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Analysis revealed that sub-Saharan Africa, has experienced a decline in the prevalence of P. falciparum from 40% prevalence between 1900 and 1929 to 24% prevalence between 2010 and 2015.
Researchers across various fields have traced the relationship between malariology and the quality of life of people resident in Sub-Saharan Africa, connecting it across diverse fields, from economics to genetics.
Most recently, a group of researchers from institutions across three continents undertook a retrospective analysis of 115 years of data on the prevalence of Plasmodium falciparum, the parasite responsible for severe forms of Malaria in Sub-Saharan Africa.
In an article with The Conversation, a journalism platform, lead researcher and Professor of Malaria Epidemiology at the University of Oxford, Robert Snow, shared insights to the study.
He described challenges with archived records, particularly as the adoption of digital archives in a number of institutions is a recent development.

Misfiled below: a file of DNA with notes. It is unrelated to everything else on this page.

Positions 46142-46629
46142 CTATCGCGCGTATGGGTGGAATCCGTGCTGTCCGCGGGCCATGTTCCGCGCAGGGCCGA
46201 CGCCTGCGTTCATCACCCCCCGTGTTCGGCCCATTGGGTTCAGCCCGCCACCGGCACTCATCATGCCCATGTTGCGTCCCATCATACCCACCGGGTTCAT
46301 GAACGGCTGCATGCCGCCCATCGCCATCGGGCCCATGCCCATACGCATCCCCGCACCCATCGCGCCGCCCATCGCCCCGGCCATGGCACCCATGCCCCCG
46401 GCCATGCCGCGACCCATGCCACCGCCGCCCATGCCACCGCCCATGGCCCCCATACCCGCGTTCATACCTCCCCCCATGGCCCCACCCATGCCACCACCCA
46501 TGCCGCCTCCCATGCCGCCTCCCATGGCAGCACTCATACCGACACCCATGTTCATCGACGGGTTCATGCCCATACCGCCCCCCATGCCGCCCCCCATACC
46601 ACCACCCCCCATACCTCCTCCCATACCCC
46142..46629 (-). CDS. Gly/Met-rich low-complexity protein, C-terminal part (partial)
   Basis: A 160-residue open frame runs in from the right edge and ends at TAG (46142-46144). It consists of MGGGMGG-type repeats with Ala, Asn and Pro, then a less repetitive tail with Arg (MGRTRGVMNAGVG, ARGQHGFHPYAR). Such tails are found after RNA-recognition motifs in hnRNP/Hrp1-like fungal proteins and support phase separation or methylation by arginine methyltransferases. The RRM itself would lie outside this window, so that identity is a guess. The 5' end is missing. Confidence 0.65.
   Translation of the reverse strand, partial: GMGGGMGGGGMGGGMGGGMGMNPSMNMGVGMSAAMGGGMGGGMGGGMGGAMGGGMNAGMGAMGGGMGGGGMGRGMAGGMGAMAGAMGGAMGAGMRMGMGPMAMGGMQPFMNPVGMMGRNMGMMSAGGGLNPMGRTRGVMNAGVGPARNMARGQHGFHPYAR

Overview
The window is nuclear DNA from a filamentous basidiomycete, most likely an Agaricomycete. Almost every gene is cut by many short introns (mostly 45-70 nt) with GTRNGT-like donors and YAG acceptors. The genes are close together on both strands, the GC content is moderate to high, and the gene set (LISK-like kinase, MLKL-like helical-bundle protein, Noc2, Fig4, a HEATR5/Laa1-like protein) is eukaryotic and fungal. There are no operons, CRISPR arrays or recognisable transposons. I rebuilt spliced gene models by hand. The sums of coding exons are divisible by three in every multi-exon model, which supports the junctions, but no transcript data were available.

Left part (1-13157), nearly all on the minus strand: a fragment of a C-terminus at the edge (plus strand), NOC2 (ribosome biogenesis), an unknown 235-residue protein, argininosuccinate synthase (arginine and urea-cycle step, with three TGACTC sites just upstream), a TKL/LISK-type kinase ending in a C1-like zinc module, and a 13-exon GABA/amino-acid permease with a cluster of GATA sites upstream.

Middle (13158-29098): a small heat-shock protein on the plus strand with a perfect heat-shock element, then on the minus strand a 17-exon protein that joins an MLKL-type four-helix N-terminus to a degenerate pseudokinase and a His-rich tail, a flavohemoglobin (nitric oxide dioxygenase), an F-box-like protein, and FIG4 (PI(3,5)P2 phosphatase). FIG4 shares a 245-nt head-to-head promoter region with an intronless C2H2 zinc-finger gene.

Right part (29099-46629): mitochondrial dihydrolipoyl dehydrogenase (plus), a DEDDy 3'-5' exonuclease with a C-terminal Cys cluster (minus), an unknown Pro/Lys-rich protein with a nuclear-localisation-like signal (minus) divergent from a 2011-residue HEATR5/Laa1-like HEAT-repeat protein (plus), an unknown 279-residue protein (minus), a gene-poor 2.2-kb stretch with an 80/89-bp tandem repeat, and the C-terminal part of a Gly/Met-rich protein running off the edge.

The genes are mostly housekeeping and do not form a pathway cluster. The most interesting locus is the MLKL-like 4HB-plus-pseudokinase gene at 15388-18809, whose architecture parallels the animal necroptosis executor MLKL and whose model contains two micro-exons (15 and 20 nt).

In total, over the course of 21 years, this team of researchers worked with hundreds of communities, researchers, government officials and non-partisan groups to unearth 50,424 surveys at 36,966 geocoded locations, detailing 115 years of malaria history in sub-Saharan Africa.
This has provided an extensively detailed representation of the history of malariology, and the successes, and failures of years of intervention. The impactful role of creating awareness in communities, encouraging pre-medication testing, the use of insecticide-treated nets, and of course, innovations in pharmaceuticals-most notably Artemisin-based combination therapy, were brought to light.
Analysis revealed that sub-Saharan Africa, a region home to hundreds of millions of people across borders, has experienced a decline in the prevalence of P. falciparum from 40% prevalence in children aged 2-10 years old between 1900 and 1929 to 24% prevalence in the same age group between 2010 and 2015, most markedly in the period between 2000 and 2015. The role of varying contributing factors, most notably climate change and human intervention, is a work yet to be undertaken.
In a world of innovation, the value of innovative tools to tackle this old foe cannot be overemphasised. Problems of uneven funding, rising antimicrobial resistance and particular factors scientifically linked to a continued spread of the disease-such as illiteracy, uneven access to healthcare and sanitation-still exist.
The focus of this large-scale data collection was to accurately quantify the scale of transmission of Plasmodium falciparum , and to find answers to this question: What worked to stop Malaria, and what didn’t?
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